(Business in Cameroon) - On August 7, 2020, Moody’s published a release confirming the stable outlook of Cameroon’s issuer rating. "The stable outlook reflects Moody's view that the pressures the sovereign country faces in the wake of the coronavirus shock and prospects for its credit metrics, in general, are likely to remain consistent with the current rating level," the rating agency explains.
Its experts estimate that the country can continue to count on its economy, which is “comparatively more diversified" than that of the other oil-producing countries of the CEMAC region. They also think that the country would renew its economic program with the International Monetary Fund (IMF) and expect that “Cameroon's membership of the Central African Economic and Monetary Union (CEMAC)” would attenuate “external vulnerability risks” like the management of external debts and trade deficit.
This news could be considered positive since some months ago, Moody’s and S&P Global Ratings rated the outlook as “negative.” At the time, they explained that a probable extension of the G20 moratorium to international private investors would constitute a borrower default.
2015 Eurobond rollover
The new rating would allow Cameroon, which is the leading economy in the CEMAC region, to serenely continue the ongoing discussions with the IMF for the rollover of its $750 million (XAF375 billion) Eurobond issued in 2015. Indeed, the principal of this operation is scheduled to be repaid between 2023 and 2025 but with the economic impacts of the coronavirus health crisis ongoing, it is not sure whether the country will meet those deadlines.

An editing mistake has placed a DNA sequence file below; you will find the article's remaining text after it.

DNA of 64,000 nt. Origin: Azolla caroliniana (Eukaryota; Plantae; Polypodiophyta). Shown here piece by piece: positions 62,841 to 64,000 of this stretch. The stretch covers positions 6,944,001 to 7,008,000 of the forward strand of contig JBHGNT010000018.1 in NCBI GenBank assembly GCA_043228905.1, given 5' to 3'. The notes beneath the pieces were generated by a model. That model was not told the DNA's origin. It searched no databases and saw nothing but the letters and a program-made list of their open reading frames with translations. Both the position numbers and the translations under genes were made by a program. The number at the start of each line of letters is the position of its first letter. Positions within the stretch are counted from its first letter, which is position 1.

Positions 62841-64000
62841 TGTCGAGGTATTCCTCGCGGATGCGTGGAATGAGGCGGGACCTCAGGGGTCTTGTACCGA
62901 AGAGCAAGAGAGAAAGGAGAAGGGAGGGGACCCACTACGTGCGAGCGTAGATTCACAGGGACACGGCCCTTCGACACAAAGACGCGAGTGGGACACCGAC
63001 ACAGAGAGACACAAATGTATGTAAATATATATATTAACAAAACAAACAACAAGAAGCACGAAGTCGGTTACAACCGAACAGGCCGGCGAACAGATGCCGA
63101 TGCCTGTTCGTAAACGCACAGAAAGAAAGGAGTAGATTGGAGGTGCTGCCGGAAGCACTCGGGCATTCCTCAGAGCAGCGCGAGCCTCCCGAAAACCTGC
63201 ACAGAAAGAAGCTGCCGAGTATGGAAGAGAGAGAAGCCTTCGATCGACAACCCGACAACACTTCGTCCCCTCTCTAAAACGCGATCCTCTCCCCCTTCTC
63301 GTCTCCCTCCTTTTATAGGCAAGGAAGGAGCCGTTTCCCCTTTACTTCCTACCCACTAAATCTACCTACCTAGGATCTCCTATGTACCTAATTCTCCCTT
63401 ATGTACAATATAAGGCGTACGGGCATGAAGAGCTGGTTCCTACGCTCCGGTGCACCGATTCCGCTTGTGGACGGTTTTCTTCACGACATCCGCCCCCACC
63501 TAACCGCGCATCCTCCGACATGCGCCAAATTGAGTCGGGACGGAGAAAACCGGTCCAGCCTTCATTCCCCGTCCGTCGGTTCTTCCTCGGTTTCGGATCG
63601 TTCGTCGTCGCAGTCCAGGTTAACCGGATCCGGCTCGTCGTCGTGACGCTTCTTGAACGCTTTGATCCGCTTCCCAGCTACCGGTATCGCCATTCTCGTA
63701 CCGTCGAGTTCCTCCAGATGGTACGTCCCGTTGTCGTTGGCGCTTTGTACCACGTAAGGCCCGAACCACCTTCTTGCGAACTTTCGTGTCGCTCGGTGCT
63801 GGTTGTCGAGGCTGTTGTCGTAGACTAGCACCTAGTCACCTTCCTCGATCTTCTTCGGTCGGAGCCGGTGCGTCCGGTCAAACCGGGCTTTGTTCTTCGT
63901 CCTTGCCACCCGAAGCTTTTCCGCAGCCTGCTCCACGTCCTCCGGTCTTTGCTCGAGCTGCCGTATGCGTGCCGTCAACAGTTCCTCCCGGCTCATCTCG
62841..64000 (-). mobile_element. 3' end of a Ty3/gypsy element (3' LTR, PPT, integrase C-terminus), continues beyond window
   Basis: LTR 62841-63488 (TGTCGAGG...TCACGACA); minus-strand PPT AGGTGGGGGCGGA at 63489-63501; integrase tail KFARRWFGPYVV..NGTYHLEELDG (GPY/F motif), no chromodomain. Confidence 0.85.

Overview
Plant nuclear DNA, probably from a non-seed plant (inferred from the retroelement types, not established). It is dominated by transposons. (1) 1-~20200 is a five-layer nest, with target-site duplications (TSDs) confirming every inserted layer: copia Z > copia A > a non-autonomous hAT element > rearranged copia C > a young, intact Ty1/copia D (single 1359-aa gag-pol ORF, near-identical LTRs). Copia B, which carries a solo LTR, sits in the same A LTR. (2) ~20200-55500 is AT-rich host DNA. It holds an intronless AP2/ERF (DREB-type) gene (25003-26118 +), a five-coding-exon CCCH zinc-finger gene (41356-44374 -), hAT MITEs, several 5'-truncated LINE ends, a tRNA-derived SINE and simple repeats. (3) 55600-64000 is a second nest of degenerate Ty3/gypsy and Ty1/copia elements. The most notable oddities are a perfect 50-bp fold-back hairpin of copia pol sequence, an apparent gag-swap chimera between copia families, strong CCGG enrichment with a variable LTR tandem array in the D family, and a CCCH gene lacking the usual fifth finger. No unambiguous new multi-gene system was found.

In the framework of that refund, the country planned to open a cash discount account but it is uncertain if the government has funded it as planned.
The success of this rollover will depend on many factors. Some are specific to the country (like political threats) and others depend on the asset allocation strategy adopted by international investors.
Nevertheless, for the time being, because of the close to zero interest rates in mature markets, the securities issued in nascent markets like Cameroon have become more attractive. But the question is, for how long they will remain so? The development of situations in international markets will also be closely monitored by local investors.
According to the June 2020 monetary policy report, investors required higher interest rates for Cameroon’s securities whose maturity period is over 12 months. This could be seen as decreasing confidence of investors in the medium and long term outlook of their borrower.